András HajnalWe are sad to report that András Hajnal, who served as Director of DIMACS from 1994 to 1995, passed away on July 30 at the age of 85. Hajnal came to DIMACS after a 40-year career at Eötvös Loránd University in Budapest, and remained at Rutgers as a professor in the Department of Mathematics until his retirement in 2004 when he returned to Hungary.
He was elected in 1982 as member of the Hungarian Academy of Sciences and directed its Mathematical Institute from 1982 to 1992. He served as general secretary of the János Bolyai Mathematical Society from 1980 to 1990, and president of the society from 1990 to 1994. His contributions to mathematics were recognized by prizes that include the Academy Prize in 1967, Tibor Szele medal from the János Bolyai Mathematical Society in 1980, and Middle Cross Merit Order Medal from the President of the Republic of Hungary in 2013.
Martin David Kruskal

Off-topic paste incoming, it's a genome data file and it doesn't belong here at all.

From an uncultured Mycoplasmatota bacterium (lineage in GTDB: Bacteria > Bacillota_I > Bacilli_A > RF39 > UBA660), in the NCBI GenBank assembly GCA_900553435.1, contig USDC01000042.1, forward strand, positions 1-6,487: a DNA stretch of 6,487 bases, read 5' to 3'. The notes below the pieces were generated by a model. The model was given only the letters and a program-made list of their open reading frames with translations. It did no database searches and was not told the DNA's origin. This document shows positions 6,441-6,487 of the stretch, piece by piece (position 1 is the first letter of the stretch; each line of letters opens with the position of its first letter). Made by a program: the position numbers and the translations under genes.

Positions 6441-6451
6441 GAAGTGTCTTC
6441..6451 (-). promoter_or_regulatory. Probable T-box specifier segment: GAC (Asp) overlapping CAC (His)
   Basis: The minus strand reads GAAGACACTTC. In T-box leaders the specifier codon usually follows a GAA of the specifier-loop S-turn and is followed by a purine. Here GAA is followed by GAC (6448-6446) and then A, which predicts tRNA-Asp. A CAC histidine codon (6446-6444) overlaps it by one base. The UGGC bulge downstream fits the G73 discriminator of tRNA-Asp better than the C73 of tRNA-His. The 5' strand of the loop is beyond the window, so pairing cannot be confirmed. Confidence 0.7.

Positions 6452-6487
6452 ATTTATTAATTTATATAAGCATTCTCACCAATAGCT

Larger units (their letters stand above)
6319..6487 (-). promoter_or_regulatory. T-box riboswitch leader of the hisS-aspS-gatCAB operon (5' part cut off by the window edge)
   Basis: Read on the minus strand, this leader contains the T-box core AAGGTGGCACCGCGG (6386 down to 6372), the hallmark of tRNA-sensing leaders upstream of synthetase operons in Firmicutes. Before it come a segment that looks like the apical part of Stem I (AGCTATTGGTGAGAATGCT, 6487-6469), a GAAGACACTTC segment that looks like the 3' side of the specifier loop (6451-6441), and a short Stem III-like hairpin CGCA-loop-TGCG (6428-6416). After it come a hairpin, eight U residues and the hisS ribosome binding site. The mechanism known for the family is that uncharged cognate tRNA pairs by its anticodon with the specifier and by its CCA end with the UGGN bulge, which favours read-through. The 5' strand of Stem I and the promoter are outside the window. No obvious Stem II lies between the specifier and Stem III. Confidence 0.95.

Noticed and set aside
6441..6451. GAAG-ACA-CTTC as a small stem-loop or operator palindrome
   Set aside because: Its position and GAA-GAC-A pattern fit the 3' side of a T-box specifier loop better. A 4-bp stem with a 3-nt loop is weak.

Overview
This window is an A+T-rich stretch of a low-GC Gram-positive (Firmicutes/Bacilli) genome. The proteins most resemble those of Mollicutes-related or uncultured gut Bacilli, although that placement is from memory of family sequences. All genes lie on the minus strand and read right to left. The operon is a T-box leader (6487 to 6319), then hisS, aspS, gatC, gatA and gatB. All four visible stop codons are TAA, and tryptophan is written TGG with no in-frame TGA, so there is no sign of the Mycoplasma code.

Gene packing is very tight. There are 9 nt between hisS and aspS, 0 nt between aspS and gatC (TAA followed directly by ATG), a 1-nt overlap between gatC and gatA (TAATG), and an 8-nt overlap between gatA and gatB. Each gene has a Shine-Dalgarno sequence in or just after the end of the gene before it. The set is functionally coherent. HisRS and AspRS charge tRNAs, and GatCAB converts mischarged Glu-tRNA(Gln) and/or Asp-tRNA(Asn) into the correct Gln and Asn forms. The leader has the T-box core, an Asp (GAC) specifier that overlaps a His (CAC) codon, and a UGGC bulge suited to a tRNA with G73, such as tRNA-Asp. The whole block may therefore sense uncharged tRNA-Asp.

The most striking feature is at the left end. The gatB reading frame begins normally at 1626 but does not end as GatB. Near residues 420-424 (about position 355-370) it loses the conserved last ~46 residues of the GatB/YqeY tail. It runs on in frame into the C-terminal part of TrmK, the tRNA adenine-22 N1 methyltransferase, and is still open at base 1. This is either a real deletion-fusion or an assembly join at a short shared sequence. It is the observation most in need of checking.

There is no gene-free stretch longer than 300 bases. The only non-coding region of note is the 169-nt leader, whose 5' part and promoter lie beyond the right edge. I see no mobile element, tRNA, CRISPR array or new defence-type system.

September 28, 1925 - December 26, 2006
Martin David Kruskal, one of the world's pre-eminent applied mathematicians and mathematical physicists, died on December 26, 2006, at the age of 81. He was the recipient of many honors during his lifetime, including the National Medal of Science awarded by President Clinton in 1993, the 2006 Steele Prize for Seminal Contribution to Research and the Gibbs Lectureship, both from the American Mathematical Society, the Dannie Heineman Prize from the American Physical Society, and the Maxwell Prize from the International Congress on Industrial and Applied Mathematics. He was awarded memberships in the National Academy of Sciences, the American Academy of Arts and Sciences, and foreign memberships in the Royal Society of London, the Royal Society of Edinburgh, and the Russian Academy of Natural Sciences.